That $2 billion was flat, year over year, after rapid, rapid growth. And so we have more work to do. We'd like to put stores there. We would like some of the duties and so forth that are put on the products to go away. And we're working closely with the team there. And I believe that we'll have better results at some point in the future. I'm not in the forecasting mode here today. But it's an important market for us.

CRAMER: You have people who are naysayers. One of the naysayers is not an analyst. It's Qualcomm. Qualcomm keeps telling you, over and over again, "You're gonna come to the table. You have to. Lost the suit in Germany. Lost the suit in China. Wait 'til you see them cave." Are you gonna cave?

COOK: No. Look, the truth is, we haven't been in any settlement discussions with them since the third calendar quarter of last year. That is the truth. So I'm not sure where that thinking is coming from. The issues that we have with Qualcomm is that they have a policy of no license, no chips. This is, in our view, illegal. And so many regulators in many different countries agree with this. And then secondly, the obligation to offer their patent portfolio on a fair, reasonable, and nondiscriminatory basis. And they don't do that. They charge exorbitant prices. And they have a lot of different tactics they use to do that. And that's not just us saying that. I mean, you can see what's coming out of the FTC trial here in the United States. And obviously, I have an issue with some of their other tactics that I'm sure you've read about.

CRAMER: Right, that they say you are in settlement talks all the time.

COOK: Well, not just that, but paying somebody to write fake news and then promoting it. This is stuff that should be beneath companies. This is not how things should operate.

CRAMER: All right, so let's talk about competition. The other company that I think of innovation I always have to talk about is Amazon. And they do great voice. You have voice. It's a bit of a contest. If you had sort of unlimited capital, and you throw it at voice, would it make Siri even better?

COOK: Well, we're putting a ton of investment in Siri. And so if you look at Siri today, Jim, we have about a bit over 500 million devices that are using Siri out there, Siri enabled. And Siri's used over 10 billion times a month. And it's in 21 different languages and 30-something countries.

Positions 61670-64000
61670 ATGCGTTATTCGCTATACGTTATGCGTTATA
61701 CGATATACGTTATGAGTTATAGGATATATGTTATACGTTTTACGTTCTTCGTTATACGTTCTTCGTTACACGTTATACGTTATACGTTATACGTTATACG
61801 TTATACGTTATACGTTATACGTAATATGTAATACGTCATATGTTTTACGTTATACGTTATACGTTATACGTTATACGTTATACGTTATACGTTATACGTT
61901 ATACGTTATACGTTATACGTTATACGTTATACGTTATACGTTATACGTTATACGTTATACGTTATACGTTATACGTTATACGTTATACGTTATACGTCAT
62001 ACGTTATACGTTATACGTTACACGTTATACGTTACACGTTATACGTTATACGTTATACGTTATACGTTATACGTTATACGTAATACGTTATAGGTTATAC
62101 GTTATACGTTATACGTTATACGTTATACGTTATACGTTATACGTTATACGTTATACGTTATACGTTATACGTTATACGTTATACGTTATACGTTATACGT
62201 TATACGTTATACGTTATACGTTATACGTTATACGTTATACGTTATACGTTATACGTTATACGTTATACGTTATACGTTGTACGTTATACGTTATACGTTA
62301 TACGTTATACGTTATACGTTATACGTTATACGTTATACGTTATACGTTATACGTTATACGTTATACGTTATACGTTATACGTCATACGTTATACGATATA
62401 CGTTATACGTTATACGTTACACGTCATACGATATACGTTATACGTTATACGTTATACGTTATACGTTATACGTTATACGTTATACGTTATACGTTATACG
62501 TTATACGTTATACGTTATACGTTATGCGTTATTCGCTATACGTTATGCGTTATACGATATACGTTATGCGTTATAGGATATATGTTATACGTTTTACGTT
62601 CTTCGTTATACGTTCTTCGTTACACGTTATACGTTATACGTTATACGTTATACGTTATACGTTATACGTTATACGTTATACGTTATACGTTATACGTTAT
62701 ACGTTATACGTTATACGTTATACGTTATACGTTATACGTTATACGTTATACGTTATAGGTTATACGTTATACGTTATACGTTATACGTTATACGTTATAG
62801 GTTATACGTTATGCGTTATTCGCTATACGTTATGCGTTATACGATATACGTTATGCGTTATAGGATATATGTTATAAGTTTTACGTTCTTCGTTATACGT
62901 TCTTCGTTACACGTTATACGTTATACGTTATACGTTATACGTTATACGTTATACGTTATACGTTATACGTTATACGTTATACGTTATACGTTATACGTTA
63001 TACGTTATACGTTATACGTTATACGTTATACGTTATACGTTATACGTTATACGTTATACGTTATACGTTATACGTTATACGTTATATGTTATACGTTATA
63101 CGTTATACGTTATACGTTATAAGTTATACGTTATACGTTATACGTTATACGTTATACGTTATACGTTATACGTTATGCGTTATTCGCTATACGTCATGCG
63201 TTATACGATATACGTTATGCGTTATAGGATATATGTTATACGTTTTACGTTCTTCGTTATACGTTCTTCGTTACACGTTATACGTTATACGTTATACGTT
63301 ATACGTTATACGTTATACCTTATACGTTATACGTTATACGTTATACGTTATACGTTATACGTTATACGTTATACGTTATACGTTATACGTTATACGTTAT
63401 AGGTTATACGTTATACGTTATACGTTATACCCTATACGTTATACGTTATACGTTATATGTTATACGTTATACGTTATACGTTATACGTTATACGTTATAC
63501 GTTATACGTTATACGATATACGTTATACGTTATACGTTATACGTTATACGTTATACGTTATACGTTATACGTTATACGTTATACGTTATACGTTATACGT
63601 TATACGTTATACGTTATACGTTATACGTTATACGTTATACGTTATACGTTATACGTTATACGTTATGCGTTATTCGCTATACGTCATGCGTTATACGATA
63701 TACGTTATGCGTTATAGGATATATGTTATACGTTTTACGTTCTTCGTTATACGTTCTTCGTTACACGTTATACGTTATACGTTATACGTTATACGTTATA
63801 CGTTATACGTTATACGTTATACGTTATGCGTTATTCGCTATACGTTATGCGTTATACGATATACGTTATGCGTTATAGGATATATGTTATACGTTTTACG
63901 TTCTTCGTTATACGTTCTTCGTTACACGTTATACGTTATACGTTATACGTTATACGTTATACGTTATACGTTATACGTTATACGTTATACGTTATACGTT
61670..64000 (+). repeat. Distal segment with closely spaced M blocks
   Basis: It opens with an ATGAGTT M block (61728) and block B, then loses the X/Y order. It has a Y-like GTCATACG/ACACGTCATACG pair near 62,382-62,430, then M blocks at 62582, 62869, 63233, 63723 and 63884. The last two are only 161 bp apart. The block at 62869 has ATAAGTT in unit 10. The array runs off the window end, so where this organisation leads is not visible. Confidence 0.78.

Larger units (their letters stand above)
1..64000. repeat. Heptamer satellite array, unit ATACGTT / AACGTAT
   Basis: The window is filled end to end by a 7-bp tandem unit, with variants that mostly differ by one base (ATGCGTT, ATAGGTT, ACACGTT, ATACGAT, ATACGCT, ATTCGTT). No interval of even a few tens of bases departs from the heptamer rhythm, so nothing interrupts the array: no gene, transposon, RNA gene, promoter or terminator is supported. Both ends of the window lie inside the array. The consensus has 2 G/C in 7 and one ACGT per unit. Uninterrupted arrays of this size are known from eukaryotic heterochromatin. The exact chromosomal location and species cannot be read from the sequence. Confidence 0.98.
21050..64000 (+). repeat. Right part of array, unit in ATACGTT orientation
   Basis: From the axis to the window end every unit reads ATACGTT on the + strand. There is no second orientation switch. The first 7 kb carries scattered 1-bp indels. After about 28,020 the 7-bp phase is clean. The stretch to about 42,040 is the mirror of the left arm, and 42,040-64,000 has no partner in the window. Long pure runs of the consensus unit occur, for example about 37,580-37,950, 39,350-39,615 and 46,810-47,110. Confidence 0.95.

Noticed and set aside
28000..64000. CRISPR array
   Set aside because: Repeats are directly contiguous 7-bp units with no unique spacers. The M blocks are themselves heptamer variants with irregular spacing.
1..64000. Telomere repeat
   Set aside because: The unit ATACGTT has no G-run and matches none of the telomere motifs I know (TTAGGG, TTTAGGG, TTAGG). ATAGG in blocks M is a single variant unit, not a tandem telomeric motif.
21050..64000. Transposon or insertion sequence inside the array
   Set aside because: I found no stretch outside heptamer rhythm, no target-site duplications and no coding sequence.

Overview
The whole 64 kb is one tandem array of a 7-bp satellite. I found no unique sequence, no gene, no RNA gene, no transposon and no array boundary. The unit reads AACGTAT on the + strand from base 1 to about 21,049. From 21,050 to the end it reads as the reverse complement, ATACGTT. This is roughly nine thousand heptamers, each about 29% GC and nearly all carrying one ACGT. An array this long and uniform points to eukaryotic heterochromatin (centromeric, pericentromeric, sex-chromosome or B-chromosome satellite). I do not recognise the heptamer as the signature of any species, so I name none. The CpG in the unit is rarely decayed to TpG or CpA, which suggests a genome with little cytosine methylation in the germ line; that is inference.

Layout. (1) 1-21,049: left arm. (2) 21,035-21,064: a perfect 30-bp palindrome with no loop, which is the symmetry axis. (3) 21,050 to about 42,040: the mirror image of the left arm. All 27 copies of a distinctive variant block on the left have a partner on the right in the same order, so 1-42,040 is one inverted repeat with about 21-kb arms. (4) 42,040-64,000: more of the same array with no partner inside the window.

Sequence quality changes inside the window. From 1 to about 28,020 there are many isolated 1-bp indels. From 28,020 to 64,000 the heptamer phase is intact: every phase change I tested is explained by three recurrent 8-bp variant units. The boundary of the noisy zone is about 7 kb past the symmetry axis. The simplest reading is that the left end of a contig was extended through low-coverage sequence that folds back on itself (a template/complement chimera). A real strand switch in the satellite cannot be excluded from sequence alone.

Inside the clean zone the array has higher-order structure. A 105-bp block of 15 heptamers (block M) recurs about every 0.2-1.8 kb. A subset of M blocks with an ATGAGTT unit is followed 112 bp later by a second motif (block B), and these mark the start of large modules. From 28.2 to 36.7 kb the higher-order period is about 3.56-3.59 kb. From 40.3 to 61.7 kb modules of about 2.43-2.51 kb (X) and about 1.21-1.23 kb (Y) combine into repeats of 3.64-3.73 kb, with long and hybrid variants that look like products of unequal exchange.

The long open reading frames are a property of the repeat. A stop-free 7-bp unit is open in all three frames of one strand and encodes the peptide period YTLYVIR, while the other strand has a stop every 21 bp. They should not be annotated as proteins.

And so we've tried to do we tried to create a global product. We're not in every country yet. We want to be. And if if you want something that is something that has been created in your device, Siri is the best place to do that.

I get more and more great things every day. The quality is is going up. You know voice is a never-ending journey. We all speak a bit differently. I have a southern dialect, not as southern as I used to. But there's a lot of stuff to do there. But I'm highly confident in our ability to keep innovating like crazy there.

CRAMER: Okay last question. Healthcare, if you hooked up with different — could you make it so that I can sync — I need to sync — I need the handshake with my doctor, okay? And payments, it's gonna be huge. If you look at a PayPal, they've got a 30 multiple...can you layer either one of those on to be able to jump, even though it's huge, the service stream, make it so that it's 40% of your company, by doing more in payments, more in health?

COOK: On services, you will see us announce new services this year. There will more things coming. I don't wanna tell you about what they are —

CRAMER: Material?

COOK: I believe it'll be material over time. I'm not gonna forecast precisely, the ramps and so forth. But they're things that we feel really great about, that we've been working on for multiple years. On the healthcare, in particular, and sorta your wellbeing, this is an area that I believe, if you zoom out into the future, and you look back, and you ask the question, "What was Apple's greatest contribution to mankind," it will be about health.

Because our business has always been about enriching people's lives. And as we've gotten into healthcare more and more through the Watch and through other things that we've created with ResearchKit and CareKit and putting your medical records on the iPhone, this is a huge deal.

And it's something that is very important for people. We are democratizing it. We are taking what has been with the institution and empowering the individual to manage their health. And we're just at the front end of this. But I do think, looking back, in the future, you will answer that question, Apple's most-important contribution to mankind has been in health.

Programming Note: For more on Apple, watch Tim Cook's full interview on "Mad Money" tonight at 6 p.m. ET.

Disclosure: Cramer's charitable trust owns shares of Apple.